Finance (No. 2) Bill

Published date : 19 April, 2021
I want to speak to the amendments and, in particular, the new clauses that have been tabled in my name and those of my colleagues.

First, I will start with the positives. We very much welcome the planned increase in corporation tax rates. For a number of years, there has been an orthodoxy that lower corporation tax rates are one way to economic growth. There was a period in the 1980s through to about the 2000s when it was possible to make the argument, as many did, that lower taxes could be a route to securing an increased level of foreign and direct investment, and that the resulting increase in economic activity could result in higher tax revenues than might otherwise have been the case. I would like to think that we are all just a bit wiser and more savvy now, given that, in the growth of that period, it is impossible to properly separate out the increase in corporation tax take and the general growth in activity that took place independently.

Given that we did not see conspicuously high levels of investment or wage growth over that period, except perhaps in boardrooms, and given the condition of our public finances and the importance of public goods as a driver of wellbeing and sustainable growth and prosperity, we consider that this increase, which will apply a new 25% rate on the top 10% of firms, is fully justified. We are relieved that firms will have until 2023 to plan for this move. We believe it was misguided for the Chancellor to try to increase it from 19% to 20% in September, ahead of any recovery starting, beyond the anticipated return-to-trend growth that we are seeing anyway.

The SNP firmly believes that it is important that our corporate citizens pay their share towards the maintenance and good functioning of the market and the public goods that allow them to flourish. However, domestic corporation tax is only part of that story. If re-elected—obviously, we have elections coming up in Scotland, which I am sure hon. Members are focused on avidly—the SNP Government will be looking to explore the possibility of levying a higher poundage on properties where the owner is registered in a tax haven. That is part and parcel of the package of measures that is needed to ensure that everyone who benefits from participation in the market is making a suitable contribution towards it.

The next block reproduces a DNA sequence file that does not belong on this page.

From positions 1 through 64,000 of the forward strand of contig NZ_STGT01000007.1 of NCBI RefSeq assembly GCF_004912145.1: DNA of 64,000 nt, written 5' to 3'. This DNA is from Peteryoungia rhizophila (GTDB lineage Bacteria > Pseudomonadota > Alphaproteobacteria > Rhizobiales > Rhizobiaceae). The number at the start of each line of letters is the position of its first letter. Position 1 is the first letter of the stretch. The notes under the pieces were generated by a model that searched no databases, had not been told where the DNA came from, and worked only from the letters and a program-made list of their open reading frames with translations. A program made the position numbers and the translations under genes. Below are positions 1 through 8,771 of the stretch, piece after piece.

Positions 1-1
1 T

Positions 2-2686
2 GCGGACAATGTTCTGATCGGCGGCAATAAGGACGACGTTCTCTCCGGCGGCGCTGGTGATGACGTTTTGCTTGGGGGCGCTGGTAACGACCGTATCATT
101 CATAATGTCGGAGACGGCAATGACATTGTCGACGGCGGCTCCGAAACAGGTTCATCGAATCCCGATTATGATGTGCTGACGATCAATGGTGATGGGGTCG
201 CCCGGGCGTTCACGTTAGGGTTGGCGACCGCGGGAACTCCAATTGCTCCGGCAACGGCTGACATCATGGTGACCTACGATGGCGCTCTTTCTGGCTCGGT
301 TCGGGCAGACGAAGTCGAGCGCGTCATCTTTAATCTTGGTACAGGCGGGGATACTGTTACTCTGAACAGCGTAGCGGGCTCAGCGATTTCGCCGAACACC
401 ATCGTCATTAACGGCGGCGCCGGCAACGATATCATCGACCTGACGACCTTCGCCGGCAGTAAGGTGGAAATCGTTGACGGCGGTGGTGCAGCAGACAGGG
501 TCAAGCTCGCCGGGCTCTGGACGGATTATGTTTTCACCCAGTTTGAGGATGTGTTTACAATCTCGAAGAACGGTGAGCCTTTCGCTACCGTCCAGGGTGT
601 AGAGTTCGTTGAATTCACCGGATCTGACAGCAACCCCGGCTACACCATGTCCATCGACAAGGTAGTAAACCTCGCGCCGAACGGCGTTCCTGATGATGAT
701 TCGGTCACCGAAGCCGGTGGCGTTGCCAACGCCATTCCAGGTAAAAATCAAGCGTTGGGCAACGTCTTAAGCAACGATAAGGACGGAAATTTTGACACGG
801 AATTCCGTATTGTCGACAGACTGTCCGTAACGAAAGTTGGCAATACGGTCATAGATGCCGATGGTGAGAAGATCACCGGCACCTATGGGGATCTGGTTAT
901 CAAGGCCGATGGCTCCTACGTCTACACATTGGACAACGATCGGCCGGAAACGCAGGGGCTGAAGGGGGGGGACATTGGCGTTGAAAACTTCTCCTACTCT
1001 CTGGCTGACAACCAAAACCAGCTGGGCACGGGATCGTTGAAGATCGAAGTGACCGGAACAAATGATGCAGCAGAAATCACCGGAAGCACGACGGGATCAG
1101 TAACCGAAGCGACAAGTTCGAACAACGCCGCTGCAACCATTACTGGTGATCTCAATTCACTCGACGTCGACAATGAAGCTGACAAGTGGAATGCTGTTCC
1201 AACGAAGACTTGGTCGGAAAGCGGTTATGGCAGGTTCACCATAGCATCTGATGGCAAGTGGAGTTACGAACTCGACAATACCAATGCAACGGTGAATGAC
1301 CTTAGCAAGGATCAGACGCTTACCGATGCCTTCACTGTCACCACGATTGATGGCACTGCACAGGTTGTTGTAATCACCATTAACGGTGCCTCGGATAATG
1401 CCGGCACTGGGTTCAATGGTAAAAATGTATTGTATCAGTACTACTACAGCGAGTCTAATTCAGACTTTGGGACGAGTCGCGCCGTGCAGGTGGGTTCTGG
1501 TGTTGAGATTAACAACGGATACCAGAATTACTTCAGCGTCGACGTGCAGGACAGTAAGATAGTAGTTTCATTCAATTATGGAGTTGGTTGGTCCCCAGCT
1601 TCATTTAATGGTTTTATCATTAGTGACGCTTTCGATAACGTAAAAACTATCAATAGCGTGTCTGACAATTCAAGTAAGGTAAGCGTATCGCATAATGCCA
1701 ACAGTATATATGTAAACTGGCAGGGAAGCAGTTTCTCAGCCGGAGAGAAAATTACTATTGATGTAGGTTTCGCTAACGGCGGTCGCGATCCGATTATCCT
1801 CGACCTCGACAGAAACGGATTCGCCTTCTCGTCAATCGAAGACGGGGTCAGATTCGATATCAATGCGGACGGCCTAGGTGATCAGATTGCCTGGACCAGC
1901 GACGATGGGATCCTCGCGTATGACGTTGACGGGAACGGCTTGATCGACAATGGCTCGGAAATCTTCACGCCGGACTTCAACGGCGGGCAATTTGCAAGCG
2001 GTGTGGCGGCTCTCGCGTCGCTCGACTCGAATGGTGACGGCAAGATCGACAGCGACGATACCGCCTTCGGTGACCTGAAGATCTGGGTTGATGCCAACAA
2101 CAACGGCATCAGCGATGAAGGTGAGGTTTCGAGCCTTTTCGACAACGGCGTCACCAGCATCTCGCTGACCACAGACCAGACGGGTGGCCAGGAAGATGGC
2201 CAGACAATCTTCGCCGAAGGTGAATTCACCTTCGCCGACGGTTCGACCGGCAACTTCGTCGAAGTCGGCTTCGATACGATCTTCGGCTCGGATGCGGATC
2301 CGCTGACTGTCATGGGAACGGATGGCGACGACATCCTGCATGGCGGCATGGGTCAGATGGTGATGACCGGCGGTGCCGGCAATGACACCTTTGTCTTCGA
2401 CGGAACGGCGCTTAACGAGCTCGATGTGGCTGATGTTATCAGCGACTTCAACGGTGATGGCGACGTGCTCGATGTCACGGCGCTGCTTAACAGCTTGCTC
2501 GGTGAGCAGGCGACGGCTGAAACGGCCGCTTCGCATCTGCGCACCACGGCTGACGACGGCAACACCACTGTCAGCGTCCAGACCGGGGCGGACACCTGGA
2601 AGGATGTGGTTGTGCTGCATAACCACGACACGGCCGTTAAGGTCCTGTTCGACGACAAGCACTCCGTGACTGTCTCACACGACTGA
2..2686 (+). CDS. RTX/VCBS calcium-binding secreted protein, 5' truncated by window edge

Further, we believe that the UK must seize the opportunity that this moment presents to work closely with the Biden Administration in the USA. We must heed the call of that Administration’s Treasury Secretary, Janet Yellen, to set a global minimum tax take for companies to ensure the global economy can thrive, based on a more level playing field and the taxation of multinational corporations, and help spur innovation, growth and prosperity.

New clause 13 would oblige the Government to review the impact of the changes made by clauses 6 to 14 in all parts of the UK, particularly in respect of business investment, employment, productivity, GDP growth and poverty, and to compare the difference in actual and forecast outcomes between having a deal in place with other OECD countries on a minimum level of corporation tax and not.

Similarly, new clause 19 asks the Government to review these changes but in a way that looks both forwards and backwards. As I said earlier, orthodoxies may change in economics, and the Chancellor’s commitment to increasing the headline rate seems to mark the end of a protracted period of a race to the bottom on corporation tax rates. The Chancellor himself said on 3 March that cuts

“might not be the most effective way to drive capital investment up”.

On that basis, it is very important that the Government should compare the estimated impact of corporation tax changes in the Bill with the impact of the changes in corporation tax rates that we have seen in each of the past 12 years.

New clause 20 seeks a review of corporation tax provisions on the link between corporate profit rates and ownership, and the cost of reintroducing a small profits rate. We believe that the lower small profits rate introduces an unnecessary degree of complexity into the tax system. We were unable to find specific costings for the reintroduction of the small profits rate in the OBR policy costings. Instead, they appear to have been rolled into the costings for the overall rate increase. The Treasury should publish details of the revenue forgone through this measure for the purposes of proper scrutiny.

New clause 21 seeks a report on the impact of the super deduction on progress towards the Government’s climate emissions targets and capital investment in each of the next five years. It is important that we understand properly not just the impact that the super deduction is expected to have but the impact it actually has, because it is one of the most significant spending measures in the Budget and a very significant giveaway to big business.